Mr. DICKSON: And there's certain - I had to figure out what this was from, and I kept looking and asking people, and the best I could come up with, there was a 1946 Bugs Bunny cartoon, and he would throw the ball, and the ball would stop just before the plate, and the batter would swing and miss the ball, and then the ball would continue after he'd swung.

(Soundbite of cartoon)

Mr. MEL BLANC (Actor): (As Bugs Bunny) Eh, I think I'll perplex him with my slowball.

(Soundbite of music)

Mr. BLANC: (As Umpire) One, two, three strikes, you're out. One, two, three strikes, you're out. One, two, three strikes, you're out.

Mr. DICKSON: To me, that was just this wonderful bit of freshness, and there were all the other things, I mean, the puns and the stuff that people, when they play around, and that stuff becomes part of the language.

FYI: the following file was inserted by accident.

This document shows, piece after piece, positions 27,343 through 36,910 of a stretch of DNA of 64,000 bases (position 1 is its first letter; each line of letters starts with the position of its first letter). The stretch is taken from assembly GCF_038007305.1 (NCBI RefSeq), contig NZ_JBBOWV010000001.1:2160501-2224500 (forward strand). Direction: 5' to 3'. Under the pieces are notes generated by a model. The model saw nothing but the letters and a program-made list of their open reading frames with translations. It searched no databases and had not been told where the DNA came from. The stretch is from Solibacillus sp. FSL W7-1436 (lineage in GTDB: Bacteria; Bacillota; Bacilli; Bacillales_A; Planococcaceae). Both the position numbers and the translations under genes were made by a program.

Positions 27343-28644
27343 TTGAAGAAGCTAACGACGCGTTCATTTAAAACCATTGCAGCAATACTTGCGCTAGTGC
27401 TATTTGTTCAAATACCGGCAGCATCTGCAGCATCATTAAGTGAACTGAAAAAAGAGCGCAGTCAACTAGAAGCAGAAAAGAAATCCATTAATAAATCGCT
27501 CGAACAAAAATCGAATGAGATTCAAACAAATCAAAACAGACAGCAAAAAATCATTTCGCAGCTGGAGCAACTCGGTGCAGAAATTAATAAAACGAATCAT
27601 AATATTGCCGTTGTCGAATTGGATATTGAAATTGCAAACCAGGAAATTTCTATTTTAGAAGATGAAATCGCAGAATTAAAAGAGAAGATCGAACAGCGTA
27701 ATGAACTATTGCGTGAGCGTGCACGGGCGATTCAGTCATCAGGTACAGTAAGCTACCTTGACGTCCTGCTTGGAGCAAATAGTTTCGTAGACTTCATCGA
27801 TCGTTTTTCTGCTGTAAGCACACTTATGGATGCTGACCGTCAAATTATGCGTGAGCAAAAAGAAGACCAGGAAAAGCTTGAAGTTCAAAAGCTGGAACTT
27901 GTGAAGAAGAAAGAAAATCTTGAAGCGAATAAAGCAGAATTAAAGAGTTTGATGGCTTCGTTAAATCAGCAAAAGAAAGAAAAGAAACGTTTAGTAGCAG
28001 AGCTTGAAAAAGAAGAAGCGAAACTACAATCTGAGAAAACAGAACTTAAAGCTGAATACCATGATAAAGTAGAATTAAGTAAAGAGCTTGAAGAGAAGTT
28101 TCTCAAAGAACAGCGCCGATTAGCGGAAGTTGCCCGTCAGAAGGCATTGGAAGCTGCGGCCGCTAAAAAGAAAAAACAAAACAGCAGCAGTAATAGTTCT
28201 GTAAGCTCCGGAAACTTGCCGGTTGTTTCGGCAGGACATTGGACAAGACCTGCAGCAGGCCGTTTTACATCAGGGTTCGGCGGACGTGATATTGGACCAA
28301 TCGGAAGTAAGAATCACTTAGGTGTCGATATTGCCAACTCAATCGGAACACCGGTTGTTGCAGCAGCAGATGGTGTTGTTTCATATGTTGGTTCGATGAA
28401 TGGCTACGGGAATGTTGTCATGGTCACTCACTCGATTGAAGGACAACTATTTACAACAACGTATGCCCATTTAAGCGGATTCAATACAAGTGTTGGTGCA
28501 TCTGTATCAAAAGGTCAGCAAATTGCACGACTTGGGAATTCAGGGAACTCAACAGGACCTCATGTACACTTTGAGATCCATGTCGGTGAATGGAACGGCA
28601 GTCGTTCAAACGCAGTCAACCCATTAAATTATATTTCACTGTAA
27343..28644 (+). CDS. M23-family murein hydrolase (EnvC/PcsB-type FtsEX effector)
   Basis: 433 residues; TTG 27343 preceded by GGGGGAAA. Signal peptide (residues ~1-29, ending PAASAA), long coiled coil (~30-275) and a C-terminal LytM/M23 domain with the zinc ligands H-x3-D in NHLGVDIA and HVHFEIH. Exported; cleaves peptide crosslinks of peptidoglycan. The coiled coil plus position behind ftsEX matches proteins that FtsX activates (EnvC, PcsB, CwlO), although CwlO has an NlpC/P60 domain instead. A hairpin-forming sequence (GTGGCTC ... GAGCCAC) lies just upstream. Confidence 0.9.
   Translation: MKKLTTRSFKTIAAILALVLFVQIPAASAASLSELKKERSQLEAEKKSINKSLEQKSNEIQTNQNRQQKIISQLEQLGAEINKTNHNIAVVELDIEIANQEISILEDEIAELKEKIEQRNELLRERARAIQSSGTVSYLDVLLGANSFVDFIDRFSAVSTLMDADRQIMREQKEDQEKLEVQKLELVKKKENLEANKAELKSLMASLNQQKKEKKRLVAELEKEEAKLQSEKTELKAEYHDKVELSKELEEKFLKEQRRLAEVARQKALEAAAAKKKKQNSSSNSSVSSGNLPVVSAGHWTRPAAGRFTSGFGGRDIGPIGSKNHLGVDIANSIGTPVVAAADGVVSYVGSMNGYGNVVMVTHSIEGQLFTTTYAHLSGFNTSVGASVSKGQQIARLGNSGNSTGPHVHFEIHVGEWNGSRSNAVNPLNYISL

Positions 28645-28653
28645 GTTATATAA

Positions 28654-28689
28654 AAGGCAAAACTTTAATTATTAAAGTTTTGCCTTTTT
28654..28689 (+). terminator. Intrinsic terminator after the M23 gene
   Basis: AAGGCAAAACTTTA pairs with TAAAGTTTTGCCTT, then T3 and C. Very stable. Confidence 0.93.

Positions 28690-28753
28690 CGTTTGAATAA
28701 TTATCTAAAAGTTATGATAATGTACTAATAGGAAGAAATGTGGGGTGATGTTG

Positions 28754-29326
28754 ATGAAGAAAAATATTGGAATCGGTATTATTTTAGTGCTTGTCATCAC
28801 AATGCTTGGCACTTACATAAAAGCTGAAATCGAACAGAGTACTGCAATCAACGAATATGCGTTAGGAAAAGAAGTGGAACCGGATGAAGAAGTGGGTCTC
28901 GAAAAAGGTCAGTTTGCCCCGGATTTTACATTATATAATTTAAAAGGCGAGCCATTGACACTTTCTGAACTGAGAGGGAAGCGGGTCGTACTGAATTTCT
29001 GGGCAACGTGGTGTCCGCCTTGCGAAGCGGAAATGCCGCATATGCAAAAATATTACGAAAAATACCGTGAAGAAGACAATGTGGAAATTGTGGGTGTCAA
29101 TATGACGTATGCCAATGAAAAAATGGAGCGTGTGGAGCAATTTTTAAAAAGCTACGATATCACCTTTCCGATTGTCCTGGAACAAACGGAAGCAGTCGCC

BLOCK: Paul Dickson, great to talk to you. Look forward to the next one.

Mr. DICKSON: Thank you, Melissa. I really appreciate it.

BLOCK: Paul Dickson is the creator of "The Dickson Baseball Dictionary," now in its third edition, and Robert, by the way, I mentioned in the introduction, the Lady Godiva pitch. That mean anything to you?

SIEGEL: The Lady Godiva pitch?

BLOCK: Yeah.

SIEGEL: Is it about - it isn't about curves, is it?

BLOCK: No, it's a pitch with nothing on it, synonymous with nudist pitch, and Linda Ronstadt. What about a Linda Ronstadt?

SIEGEL: Linda Ronstadt. I fear I hear one of the worst puns I've ever heard coming right now.

(Soundbite of laughter)

BLOCK: You do. It's a fastball so fast it blew by you.

SIEGEL: Right.

(Soundbite of song, "Blue Bayou")

Ms. LINDA RONSTADT (Singer): (Singing) I'm going back someday, come what may, to Blue Bayou, where the (unintelligible) and the world is mine on Blue Bayou. Where (unintelligible) if I could only see that familiar sunrise through sleepy eyes, how happy I'd be.

SIEGEL: You're listening to ALL THINGS CONSIDERED from NPR News.